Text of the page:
Do not work too long without giving your eye a little rest; a few moments will be quite sufficient. If things won't come, stop a minute; the eye often gets fatigued very quickly and refuses to see truly, but soon revives if rested a minute or two.

Do not go labouring at a drawing when your mind is not working; you are not doing any good, and probably are spoiling any good you have already done. Pull yourself together, and ask what it is you are trying to express, and having got this idea firmly fixed in your mind, go for your drawing with the determination that it shall express it.

All this will sound very trite to students of any mettle, but there are large numbers who waste no end of time working in a purely mechanical, lifeless way, and with their minds anywhere but concentrated upon the work before them. And if the mind is not working, the work of the hand will be of no account. My own experience is that one has constantly to be making fresh effort during the procedure of the work. The mind is apt to tire and needs rousing continually, otherwise the work will lack the impulse that shall make it vital. Particularly is this so in the final stages of a drawing or painting, when, in adding details and small refinements, it is doubly necessary for the mind to be on fire with the initial impulse, or the main qualities will be obscured and the result enfeebled by these smaller matters.

Do not rub out, if you can possibly help it, in drawings that aim at artistic expression. In academic work, where artistic feeling is less important than the discipline of your faculties, you may, of course, do so, but even here as little as possible. In beautiful drawing of any facility it has a weakening effect, somewhat similar to that produced by a person stopping in the middle of a witty or brilliant remark to correct a word. If a wrong line is made, it is left in by the side of the right one in the drawing of many of the masters. But the great aim of the draughtsman should be to train himself to draw cleanly and fearlessly, hand and eye going together. But this state of things cannot be expected for some time.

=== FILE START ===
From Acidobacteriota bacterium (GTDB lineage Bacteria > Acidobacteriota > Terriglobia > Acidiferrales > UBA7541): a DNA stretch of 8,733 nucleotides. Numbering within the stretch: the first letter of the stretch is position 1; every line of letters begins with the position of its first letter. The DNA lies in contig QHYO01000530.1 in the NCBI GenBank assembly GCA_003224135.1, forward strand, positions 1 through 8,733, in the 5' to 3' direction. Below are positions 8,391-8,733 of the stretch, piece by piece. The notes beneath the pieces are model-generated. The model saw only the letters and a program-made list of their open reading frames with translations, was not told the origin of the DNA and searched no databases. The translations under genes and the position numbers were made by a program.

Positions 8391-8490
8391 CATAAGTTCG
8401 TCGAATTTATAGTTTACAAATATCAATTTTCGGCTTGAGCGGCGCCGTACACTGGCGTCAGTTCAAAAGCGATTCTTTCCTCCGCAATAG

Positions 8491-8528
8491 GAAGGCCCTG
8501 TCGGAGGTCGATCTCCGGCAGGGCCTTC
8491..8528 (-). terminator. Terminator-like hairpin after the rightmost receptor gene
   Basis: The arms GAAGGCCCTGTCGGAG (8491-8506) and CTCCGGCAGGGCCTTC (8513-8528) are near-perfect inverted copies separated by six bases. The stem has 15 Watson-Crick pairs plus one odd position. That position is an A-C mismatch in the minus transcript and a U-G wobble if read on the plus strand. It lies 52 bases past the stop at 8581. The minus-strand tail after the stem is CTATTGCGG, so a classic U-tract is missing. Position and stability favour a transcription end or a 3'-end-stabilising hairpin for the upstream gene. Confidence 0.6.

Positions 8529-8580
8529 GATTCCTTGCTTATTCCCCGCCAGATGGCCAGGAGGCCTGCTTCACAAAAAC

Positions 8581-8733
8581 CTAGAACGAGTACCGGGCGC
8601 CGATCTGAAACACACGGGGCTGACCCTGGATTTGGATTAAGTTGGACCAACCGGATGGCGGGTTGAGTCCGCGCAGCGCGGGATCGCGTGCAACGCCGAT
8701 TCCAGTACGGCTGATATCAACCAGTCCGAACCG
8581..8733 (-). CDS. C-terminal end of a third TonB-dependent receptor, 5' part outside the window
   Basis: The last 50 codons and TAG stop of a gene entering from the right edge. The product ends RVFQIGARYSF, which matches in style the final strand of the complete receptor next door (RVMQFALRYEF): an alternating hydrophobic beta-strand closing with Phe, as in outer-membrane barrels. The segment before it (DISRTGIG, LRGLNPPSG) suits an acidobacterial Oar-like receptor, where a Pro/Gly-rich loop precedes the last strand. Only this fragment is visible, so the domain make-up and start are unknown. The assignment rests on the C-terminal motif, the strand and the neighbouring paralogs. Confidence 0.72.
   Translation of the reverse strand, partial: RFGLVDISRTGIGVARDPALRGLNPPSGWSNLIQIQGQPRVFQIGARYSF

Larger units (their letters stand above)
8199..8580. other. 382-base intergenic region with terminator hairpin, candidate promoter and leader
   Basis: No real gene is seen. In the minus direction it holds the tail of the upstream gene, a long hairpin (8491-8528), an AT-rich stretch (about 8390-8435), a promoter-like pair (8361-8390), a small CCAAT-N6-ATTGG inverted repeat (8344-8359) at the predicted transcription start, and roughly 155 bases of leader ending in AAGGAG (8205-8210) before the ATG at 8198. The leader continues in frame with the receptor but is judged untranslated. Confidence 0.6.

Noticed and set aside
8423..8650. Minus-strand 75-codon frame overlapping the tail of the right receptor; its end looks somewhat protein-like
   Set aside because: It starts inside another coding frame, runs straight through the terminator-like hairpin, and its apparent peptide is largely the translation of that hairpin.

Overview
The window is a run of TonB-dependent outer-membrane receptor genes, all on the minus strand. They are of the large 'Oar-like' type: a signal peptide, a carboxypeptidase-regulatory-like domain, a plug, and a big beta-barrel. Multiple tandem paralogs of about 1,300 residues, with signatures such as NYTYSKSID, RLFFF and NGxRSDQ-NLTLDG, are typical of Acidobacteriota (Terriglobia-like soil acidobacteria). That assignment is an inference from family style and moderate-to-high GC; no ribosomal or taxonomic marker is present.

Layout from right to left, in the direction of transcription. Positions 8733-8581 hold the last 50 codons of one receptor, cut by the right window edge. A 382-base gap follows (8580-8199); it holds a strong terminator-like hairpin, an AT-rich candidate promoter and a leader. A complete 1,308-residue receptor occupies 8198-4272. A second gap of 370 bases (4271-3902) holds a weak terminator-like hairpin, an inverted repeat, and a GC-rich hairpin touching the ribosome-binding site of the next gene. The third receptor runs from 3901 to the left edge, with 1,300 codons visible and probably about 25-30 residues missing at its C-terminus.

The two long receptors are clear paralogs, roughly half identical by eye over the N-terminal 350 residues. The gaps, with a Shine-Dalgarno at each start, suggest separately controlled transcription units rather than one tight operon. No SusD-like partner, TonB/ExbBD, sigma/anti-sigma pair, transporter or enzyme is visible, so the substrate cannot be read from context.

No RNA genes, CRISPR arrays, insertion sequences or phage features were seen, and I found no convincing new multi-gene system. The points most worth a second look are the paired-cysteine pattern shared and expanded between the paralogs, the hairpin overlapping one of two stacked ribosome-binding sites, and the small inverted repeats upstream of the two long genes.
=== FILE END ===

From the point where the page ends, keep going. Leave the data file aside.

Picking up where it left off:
Let painstaking accuracy be your aim for a long time. When your eye and hand have acquired the power of seeing and expressing on paper with some degree of accuracy what you see, you will find facility and quickness of execution will come of their own accord. In drawing of any expressive power this quickness and facility of execution are absolutely essential. The waves of emotion, under the influence of which the eye really sees in any artistic sense, do not last long enough to allow of a slow, painstaking manner of execution. There must be no hitch in the machinery of expression when the consciousness is alive to the realisation of something fine. Fluency of hand and accuracy of eye are the things your academic studies should have taught you, and these powers will be needed if you are to catch the expression of any of the finer things in form that constitute good drawing.